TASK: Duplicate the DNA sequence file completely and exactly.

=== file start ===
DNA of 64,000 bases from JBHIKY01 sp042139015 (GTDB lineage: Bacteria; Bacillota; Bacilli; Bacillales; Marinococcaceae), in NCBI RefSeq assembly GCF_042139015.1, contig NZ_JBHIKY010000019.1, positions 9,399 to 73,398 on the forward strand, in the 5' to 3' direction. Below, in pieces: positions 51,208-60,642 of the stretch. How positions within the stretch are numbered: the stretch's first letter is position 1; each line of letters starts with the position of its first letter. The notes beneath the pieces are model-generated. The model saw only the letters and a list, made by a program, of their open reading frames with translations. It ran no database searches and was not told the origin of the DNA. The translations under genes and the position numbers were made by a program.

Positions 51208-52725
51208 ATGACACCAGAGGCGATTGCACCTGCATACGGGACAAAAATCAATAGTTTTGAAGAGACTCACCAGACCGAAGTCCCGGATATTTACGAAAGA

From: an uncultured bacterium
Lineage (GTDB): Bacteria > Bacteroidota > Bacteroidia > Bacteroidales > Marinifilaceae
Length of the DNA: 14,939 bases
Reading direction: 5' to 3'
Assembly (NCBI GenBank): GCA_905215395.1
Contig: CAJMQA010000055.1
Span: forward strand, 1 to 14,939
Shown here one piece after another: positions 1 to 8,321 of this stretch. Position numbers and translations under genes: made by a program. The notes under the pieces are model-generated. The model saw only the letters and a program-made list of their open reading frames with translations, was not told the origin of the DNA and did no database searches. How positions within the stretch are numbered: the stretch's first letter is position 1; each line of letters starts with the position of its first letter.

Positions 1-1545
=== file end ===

DNA of 64,000 bases from JBHIKY01 sp042139015 (GTDB lineage: Bacteria; Bacillota; Bacilli; Bacillales; Marinococcaceae), in NCBI RefSeq assembly GCF_042139015.1, contig NZ_JBHIKY010000019.1, positions 9,399 to 73,398 on the forward strand, in the 5' to 3' direction. Below, in pieces: positions 51,208-60,642 of the stretch. How positions within the stretch are numbered: the stretch's first letter is position 1; each line of letters starts with the position of its first letter. The notes beneath the pieces are model-generated. The model saw only the letters and a list, made by a program, of their open reading frames with translations. It ran no database searches and was not told the origin of the DNA. The translations under genes and the position numbers were made by a program.

Positions 51208-52725
51208 ATGACACCAGAGGCGATTGCACCTGCATACGGGACAAAAATCAATAGTTTTGAAGAGACTCACCAGACCGAAGTCCCGGATATTTACGAAAGA

From: an uncultured bacterium
Lineage (GTDB): Bacteria > Bacteroidota > Bacteroidia > Bacteroidales > Marinifilaceae
Length of the DNA: 14,939 bases
Reading direction: 5' to 3'
Assembly (NCBI GenBank): GCA_905215395.1
Contig: CAJMQA010000055.1
Span: forward strand, 1 to 14,939
Shown here one piece after another: positions 1 to 8,321 of this stretch. Position numbers and translations under genes: made by a program. The notes under the pieces are model-generated. The model saw only the letters and a program-made list of their open reading frames with translations, was not told the origin of the DNA and did no database searches. How positions within the stretch are numbered: the stretch's first letter is position 1; each line of letters starts with the position of its first letter.

Positions 1-1545